Understanding public attitudes toward NPIs, together with epidemiological data, may also inform the optimal time when restrictions could be eased or removed, and importantly, how these adjustments are communicated to the public [9]. This knowledge will be imperative in the event these strategies may need to be implemented again to suppress any subsequent waves of infection during later phases of the COVID-19 pandemic.

Epidemiological modeling [10], surveys [2], and the analysis of past pandemics [11] have been the primary means to support decision making around COVID-19 NPI regimes. Several studies have assessed the success of such programs in countries that have passed the peak of infections [12,13], offering valuable lessons for other countries battling the virus [12]. However, a more comprehensive understanding of the public's perceptions and attitudes about NPIs would be of significant additional benefit. Moreover, the need for expedient implementation of NPIs requires rapid analysis. Social media analysis offers this opportunity due to the widespread use of these platforms, and the relative speed of data capture [14].

Recent studies have demonstrated that social media mining could provide information about the public response to specific health measures, such as suspension of sporting matches [15], cancellation of festivals [16], and provisions for vulnerable groups [17]. Our study can further contribute to this literature by demonstrating that social media mining can derive rapid insights about public perceptions and attitudes to NPI regimes.

Given the need for both timely responses to outbreaks [15] and more in-depth insights about trends in the public perception of NPIs, we chose to collect Twitter data, as it is accessible and of sufficient volume for the computational and qualitative analysis needed to provide information on attitudinal trends. Moreover, a comparative analysis of data drawn from multiple geographic regions may assist in the identification of factors that contribute to the understanding of the public acceptability and, ultimately, sustained adherence to NPI regimes.

In this study, we used a hybrid computational approach to analyze English language tweets related to COVID-19 NPIs across six anglophone countries. The aims of this study are to (1) identify which NPIs attract public attention in each of the countries and the extent to which they do so, (2) describe the perceptions and attitudes toward these NPIs and compare these between countries, (3) identify factors that may influence public perception and attitudes to NPI regimes.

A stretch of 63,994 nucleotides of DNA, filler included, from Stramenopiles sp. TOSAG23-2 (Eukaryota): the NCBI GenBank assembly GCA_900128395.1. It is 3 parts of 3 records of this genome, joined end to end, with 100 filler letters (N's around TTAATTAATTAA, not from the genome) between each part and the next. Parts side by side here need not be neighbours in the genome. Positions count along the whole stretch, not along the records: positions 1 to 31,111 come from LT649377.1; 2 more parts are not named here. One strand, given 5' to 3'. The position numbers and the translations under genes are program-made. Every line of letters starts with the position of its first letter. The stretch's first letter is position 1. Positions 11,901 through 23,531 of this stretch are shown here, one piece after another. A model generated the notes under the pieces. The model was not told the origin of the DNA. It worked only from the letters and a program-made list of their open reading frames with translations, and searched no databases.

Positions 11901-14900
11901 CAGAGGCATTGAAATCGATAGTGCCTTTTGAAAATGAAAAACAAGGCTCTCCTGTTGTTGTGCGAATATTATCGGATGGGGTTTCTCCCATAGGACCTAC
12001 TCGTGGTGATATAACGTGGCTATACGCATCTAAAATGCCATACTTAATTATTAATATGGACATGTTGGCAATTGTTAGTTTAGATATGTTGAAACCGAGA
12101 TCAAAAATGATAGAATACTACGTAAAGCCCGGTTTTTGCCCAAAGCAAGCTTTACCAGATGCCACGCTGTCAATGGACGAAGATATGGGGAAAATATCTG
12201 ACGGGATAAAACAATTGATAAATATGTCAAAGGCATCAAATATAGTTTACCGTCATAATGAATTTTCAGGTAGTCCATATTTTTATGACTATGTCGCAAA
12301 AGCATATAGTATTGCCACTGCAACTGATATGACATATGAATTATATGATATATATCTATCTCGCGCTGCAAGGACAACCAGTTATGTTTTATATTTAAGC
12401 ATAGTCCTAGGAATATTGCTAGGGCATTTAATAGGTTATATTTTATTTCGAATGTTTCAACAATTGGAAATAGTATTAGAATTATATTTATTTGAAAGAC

This study adopts a hybrid approach that integrates computational and qualitative techniques to describe the public’s perceptions and attitudes toward NPIs.

Data Collection and Preprocessing

Using the Twitter streaming API (application programming interface) service, we collected 2,587,625 tweets posted between January 1 and April 30, 2020. During the 121 days surveyed, COVID-19 was declared a pandemic, and each of the chosen countries had implemented NPI regimes to control the spread of the virus. We considered varying the collection start times for each country but felt there was no strong justification for doing so. The major onset of significant cases was within a week for all the chosen countries and, given that media coverage was international, the onset of tweeting predated the onset of cases in all countries. Tweets were retrieved using three hashtags related to COVID-19 in each country to collect an initial pool of data. We did not include hashtags such as #COVID-19, as this would not allow for an analysis targeted to one particular country. A frequency analysis of cocurrent hashtags informed the choice of secondary hashtags used for further retrieval of tweets. These hashtags, and the results of the frequency analysis, are reported in Multimedia Appendix 1.

Preprocessing of tweets included duplicate removal, lower casing, contraction expansion, and elongation reduction. Nonalphabetic characters, @usernames, #hashtags, URLs, the queried hashtag, and the name of the specific country were removed. The Python package NLTK [18] was used for tokenization, part-of-speech tagging, lemmatization, and stop-word removal. Using the langid package [19], we identified and removed non-English tweets. Bigrams and trigrams were reviewed for inclusion. Tokens appearing less than 10 times in the data set or tweets containing less than 10 tokens were excluded from further analysis. In total, 777,869 tweets met the criteria for analysis.

Analysis of Public Attention

In the first instance, we determined if the attention of the public, as given by the number of daily tweets, was related to the number of daily confirmed cases. For each data set, we conducted a Pearson correlation analysis to determine if there was a statistically significant relationship between these variables. Graphical representations of these relationships are presented in Multimedia Appendix 2, and the results of this correlation analysis are presented in Multimedia Appendix 3.